OCT 13, 2022
The City of Newport Seeks Coastal Commission Approval for Controversial Dredging Project
- Orange County Coastkeeper says the City of Newport has misrepresented the dangers of the project and has not thoroughly considered alternatives.
- The California Coastal Commission will decide on the Newport CAD project’s permit on Friday, October 14.
On Friday, October 14, the California Coastal Commission will review a contentious Coastal Development Permit application that would significantly impact Newport Harbor.
The City of Newport Beach seeks to make a Confined Aquatic Disposal (CAD) facility to address underwater sediment accumulation. If approved, the CAD project would bury contaminated sediment dredged from nearby channels in the middle of Newport Harbor. Periodical dredging is necessary to keep the waterways deep enough for boat travel.
Orange County Coastkeeper, an environmental nonprofit committed to clean water, argues that the proposed CAD project is not the best option available for the following reasons:
- The City of Newport Beach has wrongfully characterized the sediment as harmless.
- The project’s thin proposed interim cap layer may lead to contamination due to burrowing marine life.
- The City has not thoroughly considered potential alternative projects.
Keeping the harbor safe for boat travel and recreational use is of utmost importance. However, the City should not rush to push through a project that is not the most environmentally-friendly or cost-effective option.
For more details on these core concerns, continue reading.
1. The City of Newport Beach has wrongfully characterized the sediment as harmless.
The City’s fact sheet claims that the dredged sediment is not considered hazardous or toxic but is still considered “unsuitable” to be disposed of in the EPA-approved ocean dumpsite off Newport’s coast. This selective word choice avoids the fact that this sediment contains considerably high levels of mercury.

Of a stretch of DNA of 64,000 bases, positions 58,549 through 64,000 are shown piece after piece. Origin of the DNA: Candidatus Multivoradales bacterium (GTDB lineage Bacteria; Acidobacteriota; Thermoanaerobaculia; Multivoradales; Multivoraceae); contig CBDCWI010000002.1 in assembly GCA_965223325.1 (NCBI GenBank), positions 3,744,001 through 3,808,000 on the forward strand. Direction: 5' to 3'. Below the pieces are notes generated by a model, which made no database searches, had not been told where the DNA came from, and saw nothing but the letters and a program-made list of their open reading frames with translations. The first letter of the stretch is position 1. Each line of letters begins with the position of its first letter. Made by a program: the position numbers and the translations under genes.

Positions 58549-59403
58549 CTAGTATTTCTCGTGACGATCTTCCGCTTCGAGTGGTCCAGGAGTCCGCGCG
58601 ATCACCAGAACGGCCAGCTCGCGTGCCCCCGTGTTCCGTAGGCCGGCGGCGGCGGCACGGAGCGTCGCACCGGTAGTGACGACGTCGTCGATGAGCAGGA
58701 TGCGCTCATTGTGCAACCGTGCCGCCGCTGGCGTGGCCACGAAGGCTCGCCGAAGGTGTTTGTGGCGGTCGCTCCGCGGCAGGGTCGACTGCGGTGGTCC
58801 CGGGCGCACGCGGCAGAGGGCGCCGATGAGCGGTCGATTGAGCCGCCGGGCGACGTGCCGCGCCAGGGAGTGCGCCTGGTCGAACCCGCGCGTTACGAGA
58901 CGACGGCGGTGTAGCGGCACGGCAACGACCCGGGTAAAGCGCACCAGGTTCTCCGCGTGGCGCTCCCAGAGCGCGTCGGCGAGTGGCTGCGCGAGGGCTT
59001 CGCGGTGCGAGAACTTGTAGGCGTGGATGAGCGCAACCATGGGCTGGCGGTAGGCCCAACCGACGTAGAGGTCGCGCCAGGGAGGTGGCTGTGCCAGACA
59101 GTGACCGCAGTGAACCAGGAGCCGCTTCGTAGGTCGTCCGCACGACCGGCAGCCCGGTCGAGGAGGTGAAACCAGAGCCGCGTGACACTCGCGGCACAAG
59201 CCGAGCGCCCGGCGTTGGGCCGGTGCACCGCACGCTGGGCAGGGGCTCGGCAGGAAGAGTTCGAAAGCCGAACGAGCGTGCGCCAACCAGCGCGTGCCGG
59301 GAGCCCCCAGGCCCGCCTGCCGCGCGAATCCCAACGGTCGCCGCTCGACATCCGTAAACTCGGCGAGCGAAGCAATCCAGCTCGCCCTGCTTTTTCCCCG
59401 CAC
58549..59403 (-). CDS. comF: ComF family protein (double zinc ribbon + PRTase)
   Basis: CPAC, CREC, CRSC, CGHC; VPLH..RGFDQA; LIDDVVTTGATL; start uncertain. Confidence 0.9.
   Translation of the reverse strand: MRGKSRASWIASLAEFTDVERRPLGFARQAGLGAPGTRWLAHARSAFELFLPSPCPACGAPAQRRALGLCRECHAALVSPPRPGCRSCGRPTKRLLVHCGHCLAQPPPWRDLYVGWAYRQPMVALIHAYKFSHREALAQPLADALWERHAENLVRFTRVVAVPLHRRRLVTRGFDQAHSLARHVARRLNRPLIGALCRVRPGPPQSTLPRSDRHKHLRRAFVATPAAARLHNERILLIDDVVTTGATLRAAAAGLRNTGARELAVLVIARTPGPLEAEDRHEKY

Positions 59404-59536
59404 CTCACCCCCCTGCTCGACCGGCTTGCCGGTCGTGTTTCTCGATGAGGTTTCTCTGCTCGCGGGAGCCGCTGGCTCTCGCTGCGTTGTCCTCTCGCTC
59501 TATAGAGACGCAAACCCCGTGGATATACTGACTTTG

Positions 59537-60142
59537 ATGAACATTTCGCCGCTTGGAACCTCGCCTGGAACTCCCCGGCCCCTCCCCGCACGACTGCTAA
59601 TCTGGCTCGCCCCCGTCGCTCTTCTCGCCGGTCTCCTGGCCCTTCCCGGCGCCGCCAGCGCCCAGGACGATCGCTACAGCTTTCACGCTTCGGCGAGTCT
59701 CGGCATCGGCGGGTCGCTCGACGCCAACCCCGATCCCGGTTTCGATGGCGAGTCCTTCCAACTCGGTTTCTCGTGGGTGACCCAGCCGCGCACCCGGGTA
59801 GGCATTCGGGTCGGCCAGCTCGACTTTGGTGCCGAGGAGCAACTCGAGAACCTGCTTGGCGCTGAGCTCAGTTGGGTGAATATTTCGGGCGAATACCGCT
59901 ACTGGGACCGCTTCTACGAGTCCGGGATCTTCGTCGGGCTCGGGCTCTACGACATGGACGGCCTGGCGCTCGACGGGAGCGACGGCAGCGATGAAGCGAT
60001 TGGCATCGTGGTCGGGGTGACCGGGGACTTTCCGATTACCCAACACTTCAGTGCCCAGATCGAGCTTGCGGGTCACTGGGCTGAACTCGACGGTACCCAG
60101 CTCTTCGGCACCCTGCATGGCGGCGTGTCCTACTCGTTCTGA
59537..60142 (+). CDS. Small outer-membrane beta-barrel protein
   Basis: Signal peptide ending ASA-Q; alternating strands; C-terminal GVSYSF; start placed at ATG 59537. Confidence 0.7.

The City also claims that the “unsuitable dredge material was not harmful to aquatic organisms.” However, the City’s environmental impact report shows bent nosed clams exposed to project material contained up to 106x the levels of PCBs, a highly carcinogenic chemical compound, versus the reference sediment. Similarly, mean DDT concentrations were up to 55.4x greater in sandworm tissue exposed to project material versus reference sediment.
2. The project’s thin proposed interim cap layer may lead to contamination due to burrowing marine life.
For the first two years of the CAD project, the City would utilize a 12-inch cap layer until the project’s final capping is complete. Coastkeeper is concerned that burrowing marine life and emergency anchoring could disturb this thin layer of sediment, releasing hazardous substances into the harbor.
The Coastal Commission’s staff recommends that the City do a visual check of the interim cap every four months to check for movement in the sediment. If evidence of a disturbance is found, the City must increase the cap layer to 18 inches. While Coastkeeper agrees with the need for interim cap monitoring, the initial layer should start at 18 inches rather than 12 inches to avoid potential contamination.
3. The City has not thoroughly considered potential alternative projects.
Since the CAD project’s initial cost estimate and environmental impact report, new conditions have been added, leading Coastkeeper to question if the project’s initial cost estimates are accurate. Coastkeeper notes that alternative projects, such as plans that would treat the sediment prior to disposal, have not been considered by the City.
“There is no question that the channels in Newport Harbor need to be dredged and that the contaminated material needs to be properly disposed of,” said Ray Hiemstra, Associate Director of Programs at Orange County Coastkeeper. “However, after years of tracking this issue and providing feedback, the City’s proposed project is still inadequate. The CAD would have massive implications for our waters, and the City has not spent enough time considering this project’s impacts.”
- California Coastal Commission’s meeting information and agenda: https://www.coastal.ca.gov/meetings/agenda/#/2022/10
- Orange County Coastkeeper’s website: https://www.coastkeeper.org/
ORANGE COUNTY COASTKEEPER: Orange County Coastkeeper is a member of the International Waterkeeper Alliance, which has 241 different independent programs across 40 countries. Founded in 1999, the mission of Coastkeeper is to protect and promote sustainable water resources that are swimmable, drinkable, and fishable. Coastkeeper is a nonprofit clean water organization that serves as a proactive steward of our fresh- and saltwater ecosystems. We work collaboratively with diverse groups in the public and private sectors to achieve healthy, accessible, and sustainable water resources for the region. We implement innovative, effective programs in education, advocacy, restoration, research, enforcement, and conservation. For more information, visit www.coastkeeper.org or call 714-850-1965.